Soldiers of the Sixteenth Century

The Soldiers Of Cartier And Roberval

An Increasing Military Presence

Roberval and his soldiers in New France in 1542

Caption: Roberval and his soldiers in New France in 1542

View Multimedia - Voyages of Jacques Cartier

Caption: View Multimedia - Voyages of Jacques Cartier

On his first voyage in 1534, Jacques Cartier apparently did not take along any professional soldiers or gentlemen other than his officers. However, there was at least one gunner on the crew of his two ships, because they fired cannons. An account of his second voyage in 1535 mentions that "all the gentlemen" of the expedition were on board as well as soldiers. They were so well armed that Chief Donnacona worried when they landed about why "the captain and his people carried so many war sticks," when the Amerindians had none. These "war sticks" were probably pikes and halberds. The French, in fact, were on their guard. When they went to Hochelaga, it was only with "the captain, the gentlemen, and 25 well-armed soldiers." 17 Furthermore, when they decided to pass the winter in Canada for the first time that same year, they feared "betrayal" on the part of the Amerindians and erected a small fort "entirely enclosed with large pieces of wood standing on end ... and with artillery all around it." They also reinforced it with "large moats, wide and deep, and a draw bridge gate." 18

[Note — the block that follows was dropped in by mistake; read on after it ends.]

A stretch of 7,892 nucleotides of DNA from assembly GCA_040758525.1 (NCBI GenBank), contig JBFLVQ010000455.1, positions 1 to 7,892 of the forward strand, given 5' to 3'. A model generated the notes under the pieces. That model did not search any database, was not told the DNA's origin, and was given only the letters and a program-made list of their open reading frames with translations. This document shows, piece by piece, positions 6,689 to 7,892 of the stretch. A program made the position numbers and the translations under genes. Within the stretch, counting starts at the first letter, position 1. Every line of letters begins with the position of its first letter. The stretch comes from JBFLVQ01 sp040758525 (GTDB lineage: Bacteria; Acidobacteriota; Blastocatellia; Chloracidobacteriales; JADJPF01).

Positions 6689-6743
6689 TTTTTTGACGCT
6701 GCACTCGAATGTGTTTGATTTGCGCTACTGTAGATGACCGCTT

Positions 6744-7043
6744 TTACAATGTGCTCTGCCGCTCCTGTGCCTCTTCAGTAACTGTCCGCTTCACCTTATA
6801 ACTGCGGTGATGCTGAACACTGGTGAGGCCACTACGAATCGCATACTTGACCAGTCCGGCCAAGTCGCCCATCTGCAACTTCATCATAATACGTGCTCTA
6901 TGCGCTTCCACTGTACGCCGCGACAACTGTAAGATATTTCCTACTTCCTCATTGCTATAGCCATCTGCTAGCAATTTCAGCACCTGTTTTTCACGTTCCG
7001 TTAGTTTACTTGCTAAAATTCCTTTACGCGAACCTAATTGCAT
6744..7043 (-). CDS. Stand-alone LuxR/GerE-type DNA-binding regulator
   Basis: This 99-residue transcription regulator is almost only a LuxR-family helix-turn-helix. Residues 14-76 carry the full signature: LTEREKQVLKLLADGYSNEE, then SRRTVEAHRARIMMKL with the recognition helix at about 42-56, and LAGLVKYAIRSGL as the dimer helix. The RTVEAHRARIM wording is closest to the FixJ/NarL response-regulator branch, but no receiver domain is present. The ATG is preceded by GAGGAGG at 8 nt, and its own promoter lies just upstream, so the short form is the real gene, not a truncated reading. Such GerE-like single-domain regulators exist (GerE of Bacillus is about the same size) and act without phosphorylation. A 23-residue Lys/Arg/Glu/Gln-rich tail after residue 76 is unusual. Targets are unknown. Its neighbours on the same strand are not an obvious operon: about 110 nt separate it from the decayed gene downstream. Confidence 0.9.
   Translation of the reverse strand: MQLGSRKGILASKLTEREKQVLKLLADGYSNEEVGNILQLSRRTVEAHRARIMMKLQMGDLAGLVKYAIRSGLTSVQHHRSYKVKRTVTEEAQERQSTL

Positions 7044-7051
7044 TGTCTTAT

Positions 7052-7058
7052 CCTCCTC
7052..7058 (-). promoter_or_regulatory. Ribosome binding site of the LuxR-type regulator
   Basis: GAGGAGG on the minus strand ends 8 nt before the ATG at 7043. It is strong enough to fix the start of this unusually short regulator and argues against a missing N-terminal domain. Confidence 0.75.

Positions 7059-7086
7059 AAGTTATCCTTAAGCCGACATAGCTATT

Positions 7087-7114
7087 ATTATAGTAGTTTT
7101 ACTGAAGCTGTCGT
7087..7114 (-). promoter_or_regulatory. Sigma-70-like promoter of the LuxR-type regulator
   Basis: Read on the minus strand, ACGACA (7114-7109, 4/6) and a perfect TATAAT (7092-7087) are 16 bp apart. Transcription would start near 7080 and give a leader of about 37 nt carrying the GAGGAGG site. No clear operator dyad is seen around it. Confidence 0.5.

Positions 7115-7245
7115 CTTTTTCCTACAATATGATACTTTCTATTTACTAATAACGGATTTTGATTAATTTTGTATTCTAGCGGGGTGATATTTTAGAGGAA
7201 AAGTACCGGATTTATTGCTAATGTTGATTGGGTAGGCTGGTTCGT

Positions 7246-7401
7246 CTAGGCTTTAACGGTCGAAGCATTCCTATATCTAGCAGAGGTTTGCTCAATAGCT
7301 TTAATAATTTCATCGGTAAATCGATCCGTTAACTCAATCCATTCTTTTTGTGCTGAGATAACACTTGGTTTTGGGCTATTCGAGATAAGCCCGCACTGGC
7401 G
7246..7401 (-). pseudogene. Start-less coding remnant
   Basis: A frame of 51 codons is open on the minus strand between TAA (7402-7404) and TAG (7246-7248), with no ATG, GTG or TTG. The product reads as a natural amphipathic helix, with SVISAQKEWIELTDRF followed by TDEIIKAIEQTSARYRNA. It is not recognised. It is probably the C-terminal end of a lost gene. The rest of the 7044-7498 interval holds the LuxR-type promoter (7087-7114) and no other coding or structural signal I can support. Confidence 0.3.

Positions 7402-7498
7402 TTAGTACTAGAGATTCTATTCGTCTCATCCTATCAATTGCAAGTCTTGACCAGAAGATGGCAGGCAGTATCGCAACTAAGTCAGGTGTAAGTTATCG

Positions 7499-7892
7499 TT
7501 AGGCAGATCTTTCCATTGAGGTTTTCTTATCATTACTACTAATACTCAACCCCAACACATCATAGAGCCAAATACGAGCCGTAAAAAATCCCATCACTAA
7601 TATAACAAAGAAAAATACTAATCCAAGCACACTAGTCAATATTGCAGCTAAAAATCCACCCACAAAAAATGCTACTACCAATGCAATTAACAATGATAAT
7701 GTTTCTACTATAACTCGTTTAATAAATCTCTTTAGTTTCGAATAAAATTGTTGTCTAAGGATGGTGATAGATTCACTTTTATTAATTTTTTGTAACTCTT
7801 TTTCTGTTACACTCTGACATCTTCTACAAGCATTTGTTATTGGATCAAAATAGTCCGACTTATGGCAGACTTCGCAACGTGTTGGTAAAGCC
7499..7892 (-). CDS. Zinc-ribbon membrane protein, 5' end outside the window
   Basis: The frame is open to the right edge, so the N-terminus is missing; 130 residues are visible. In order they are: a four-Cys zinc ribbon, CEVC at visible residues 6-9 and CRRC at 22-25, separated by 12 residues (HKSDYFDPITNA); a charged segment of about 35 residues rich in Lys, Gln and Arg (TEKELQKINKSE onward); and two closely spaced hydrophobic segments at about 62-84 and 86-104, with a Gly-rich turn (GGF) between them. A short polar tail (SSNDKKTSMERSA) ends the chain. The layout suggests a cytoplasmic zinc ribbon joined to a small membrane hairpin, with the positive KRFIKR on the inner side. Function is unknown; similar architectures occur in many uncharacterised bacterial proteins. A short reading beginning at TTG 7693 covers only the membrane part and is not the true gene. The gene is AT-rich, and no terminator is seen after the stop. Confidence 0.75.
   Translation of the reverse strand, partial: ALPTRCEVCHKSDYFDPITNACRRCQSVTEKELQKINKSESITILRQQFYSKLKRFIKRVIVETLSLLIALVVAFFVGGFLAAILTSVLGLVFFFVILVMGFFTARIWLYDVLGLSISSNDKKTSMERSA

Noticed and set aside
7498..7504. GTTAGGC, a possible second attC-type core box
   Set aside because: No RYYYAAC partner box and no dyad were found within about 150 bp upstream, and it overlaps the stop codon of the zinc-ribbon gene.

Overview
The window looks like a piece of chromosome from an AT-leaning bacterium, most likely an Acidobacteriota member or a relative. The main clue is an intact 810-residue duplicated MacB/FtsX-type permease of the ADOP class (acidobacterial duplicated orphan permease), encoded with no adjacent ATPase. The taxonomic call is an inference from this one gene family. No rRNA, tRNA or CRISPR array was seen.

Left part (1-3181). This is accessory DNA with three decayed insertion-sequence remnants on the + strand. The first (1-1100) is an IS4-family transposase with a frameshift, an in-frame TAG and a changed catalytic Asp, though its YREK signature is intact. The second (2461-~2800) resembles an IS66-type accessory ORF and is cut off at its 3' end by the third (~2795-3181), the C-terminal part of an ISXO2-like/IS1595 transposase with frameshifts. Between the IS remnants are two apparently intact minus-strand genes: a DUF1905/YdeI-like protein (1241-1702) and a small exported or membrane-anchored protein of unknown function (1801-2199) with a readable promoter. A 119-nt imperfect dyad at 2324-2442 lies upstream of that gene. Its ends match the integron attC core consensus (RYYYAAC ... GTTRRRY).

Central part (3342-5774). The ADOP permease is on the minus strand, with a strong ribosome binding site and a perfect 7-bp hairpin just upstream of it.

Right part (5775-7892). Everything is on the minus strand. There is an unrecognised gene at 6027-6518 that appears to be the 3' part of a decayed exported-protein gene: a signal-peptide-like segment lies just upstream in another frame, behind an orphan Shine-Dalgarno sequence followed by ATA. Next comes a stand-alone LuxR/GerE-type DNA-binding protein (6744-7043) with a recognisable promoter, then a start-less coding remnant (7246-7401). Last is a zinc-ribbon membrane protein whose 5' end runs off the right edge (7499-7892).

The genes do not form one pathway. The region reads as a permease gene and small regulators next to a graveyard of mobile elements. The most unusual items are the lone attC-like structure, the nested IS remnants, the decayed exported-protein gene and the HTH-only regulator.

Military preparations, previously limited to the essentials, assumed an important place in Cartier's third voyage to Canada a few years later in the company of Sieur de Roberval. Their goal this time was not just exploration but colonization. A plan written by Cartier at the time mentioned that he needed "40 harquebusier men-at-arms." 19 However, a Spanish spy posted in St. Malo in April 1541 observed that the preparations seemed to be for a much larger expedition. He reported that Sieur de Roberval commanded 300 "men-at-arms," that Captain Jacques Cartier led 400 sailors and 20 master pilots, and that 160 gentlemen would be on board, not to mention all the artisans, workmen and other skilled people needed to establish the future colony - in all some "800 to 900 people." 20 The soldiers were armed, according to the spy, with harquebuses and crossbows, and also carried rondaches or small round shields. The ships allegedly carried 400 harquebuses, 200 crossbows, 200 rondaches and more than 1000 pikes and halberds. There were also several pieces of artillery. In short, there was enough to arm not only the soldiers and gentlemen, but also the sailors and future colonists.

Additional Images

Jacques Cartier ordered cannon firings to impress the Indians
Jacques Cartier takes possession of Canada for France, 1534
A 16th century ‘rondelle’